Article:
Does France have its own “idea” of what international arbitration means?
Yes. The concept of international arbitration varies from country to country. Under French law, article 1504 of the Civil Procedure Code provides that “arbitration is international if it implicates interests of international commerce”. As a result, and independently from any other criteria – such as the parties’ nationality, residence or corporate headquarters, the place of the arbitration, or the applicable law – French law will consider an arbitration to be international as long as it relates to an economic operation that involves the international movement of goods or services or involves an international payment.
- Will I easily find interpreters and court reporters in Paris to assist me during my arbitration?
- How often will I have to travel to Paris during the arbitral procedure?
- Is there any major consideration to take into account when selecting the seat of arbitration?
- Can I select Paris as the seat for an ad hoc arbitration?
- Is Paris a good choice of seat for institutional arbitrations?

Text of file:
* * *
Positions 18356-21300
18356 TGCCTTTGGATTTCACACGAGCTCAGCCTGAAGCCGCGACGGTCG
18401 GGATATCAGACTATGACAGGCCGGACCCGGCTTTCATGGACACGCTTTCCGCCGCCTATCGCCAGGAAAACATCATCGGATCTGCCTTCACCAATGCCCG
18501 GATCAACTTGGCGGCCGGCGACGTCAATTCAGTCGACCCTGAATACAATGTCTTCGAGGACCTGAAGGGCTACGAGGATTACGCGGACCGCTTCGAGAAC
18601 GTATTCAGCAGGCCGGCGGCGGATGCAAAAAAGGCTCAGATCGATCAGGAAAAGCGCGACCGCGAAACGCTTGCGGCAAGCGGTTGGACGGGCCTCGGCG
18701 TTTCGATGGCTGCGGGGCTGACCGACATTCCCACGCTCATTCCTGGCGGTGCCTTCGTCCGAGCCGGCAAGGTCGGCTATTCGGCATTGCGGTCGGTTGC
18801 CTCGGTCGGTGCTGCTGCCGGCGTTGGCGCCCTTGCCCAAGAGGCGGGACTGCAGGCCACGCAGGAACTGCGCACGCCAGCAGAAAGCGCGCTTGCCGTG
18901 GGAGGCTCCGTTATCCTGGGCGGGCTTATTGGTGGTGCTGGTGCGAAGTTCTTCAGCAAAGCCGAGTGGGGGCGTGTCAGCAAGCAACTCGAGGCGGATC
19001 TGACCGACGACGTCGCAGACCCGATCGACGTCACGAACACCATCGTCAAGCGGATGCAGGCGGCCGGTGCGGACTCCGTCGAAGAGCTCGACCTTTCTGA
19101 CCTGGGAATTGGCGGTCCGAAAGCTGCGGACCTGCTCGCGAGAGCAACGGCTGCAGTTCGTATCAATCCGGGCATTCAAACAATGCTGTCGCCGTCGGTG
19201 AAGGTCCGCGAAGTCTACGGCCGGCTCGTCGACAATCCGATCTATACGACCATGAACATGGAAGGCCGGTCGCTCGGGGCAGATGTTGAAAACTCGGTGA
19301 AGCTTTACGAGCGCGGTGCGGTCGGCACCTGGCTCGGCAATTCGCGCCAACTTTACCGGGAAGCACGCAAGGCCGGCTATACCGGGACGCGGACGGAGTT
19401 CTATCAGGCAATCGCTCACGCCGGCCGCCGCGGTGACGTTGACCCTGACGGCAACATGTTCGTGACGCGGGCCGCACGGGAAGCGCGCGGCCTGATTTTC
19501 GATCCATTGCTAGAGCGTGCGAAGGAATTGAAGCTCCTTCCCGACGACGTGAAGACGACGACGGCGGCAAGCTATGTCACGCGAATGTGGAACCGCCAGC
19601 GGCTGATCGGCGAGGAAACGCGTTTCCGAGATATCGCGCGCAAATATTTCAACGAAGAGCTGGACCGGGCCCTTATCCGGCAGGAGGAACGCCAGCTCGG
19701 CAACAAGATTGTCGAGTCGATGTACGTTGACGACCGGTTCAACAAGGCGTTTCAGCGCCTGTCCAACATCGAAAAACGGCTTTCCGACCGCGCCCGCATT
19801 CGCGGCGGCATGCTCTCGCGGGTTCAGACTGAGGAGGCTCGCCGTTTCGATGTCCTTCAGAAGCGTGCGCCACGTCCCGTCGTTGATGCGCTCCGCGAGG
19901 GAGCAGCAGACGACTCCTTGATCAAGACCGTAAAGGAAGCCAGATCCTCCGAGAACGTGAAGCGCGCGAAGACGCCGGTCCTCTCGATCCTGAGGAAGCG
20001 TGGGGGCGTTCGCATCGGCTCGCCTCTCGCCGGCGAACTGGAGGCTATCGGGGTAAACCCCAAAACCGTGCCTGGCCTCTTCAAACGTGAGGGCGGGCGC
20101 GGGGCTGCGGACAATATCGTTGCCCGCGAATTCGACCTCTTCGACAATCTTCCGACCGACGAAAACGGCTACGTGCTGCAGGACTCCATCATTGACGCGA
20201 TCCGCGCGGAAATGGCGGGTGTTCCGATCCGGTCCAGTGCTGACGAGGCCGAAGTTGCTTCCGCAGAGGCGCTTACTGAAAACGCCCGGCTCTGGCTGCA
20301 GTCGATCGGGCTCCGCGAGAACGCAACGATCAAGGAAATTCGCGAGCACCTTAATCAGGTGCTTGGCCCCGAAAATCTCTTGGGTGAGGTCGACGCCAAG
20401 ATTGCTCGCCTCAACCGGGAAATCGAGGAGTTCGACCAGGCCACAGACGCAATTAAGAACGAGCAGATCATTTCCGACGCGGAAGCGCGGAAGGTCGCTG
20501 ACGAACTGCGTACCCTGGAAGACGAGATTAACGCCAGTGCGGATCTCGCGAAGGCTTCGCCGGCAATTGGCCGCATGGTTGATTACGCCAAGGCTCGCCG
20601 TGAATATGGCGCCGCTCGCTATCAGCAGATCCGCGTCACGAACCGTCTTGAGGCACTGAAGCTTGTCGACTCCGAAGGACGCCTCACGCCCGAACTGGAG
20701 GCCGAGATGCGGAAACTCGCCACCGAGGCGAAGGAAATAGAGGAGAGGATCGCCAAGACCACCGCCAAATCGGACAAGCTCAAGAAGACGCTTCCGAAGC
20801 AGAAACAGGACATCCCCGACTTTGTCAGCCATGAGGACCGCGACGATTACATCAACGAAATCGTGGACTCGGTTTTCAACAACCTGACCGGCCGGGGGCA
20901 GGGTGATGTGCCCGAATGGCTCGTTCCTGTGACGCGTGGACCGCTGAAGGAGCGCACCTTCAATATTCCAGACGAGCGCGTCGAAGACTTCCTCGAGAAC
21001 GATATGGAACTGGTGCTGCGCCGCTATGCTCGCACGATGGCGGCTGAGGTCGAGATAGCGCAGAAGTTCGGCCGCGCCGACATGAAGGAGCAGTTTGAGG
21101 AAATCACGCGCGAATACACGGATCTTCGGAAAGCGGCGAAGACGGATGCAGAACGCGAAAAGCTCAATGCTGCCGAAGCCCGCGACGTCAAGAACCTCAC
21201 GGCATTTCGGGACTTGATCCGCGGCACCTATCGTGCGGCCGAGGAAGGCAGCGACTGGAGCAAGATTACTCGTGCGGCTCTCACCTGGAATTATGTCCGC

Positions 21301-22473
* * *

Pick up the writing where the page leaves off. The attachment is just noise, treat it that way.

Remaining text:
- Does the law applicable to the contract usually determine the seat of the arbitration?
- When I decide to hold an international arbitration in Paris, am I free to choose the language of the procedure and the law that will govern my contract?
- By holding my arbitration in Paris, am I obliged to conduct the arbitral proceedings with French arbitrators and lawyers?
- In choosing Paris as my seat of arbitration, do I guarantee the independence of my arbitrators?
- Is there any advantage to choosing Paris as the place of arbitration for an ICSID or other arbitration between a State and a private party?
- Can I easily find specialists in my field in Paris?
- Is Paris a leading venue in terms of the number of arbitrations held over recent years?
- Is Paris a well-regarded seat of arbitration?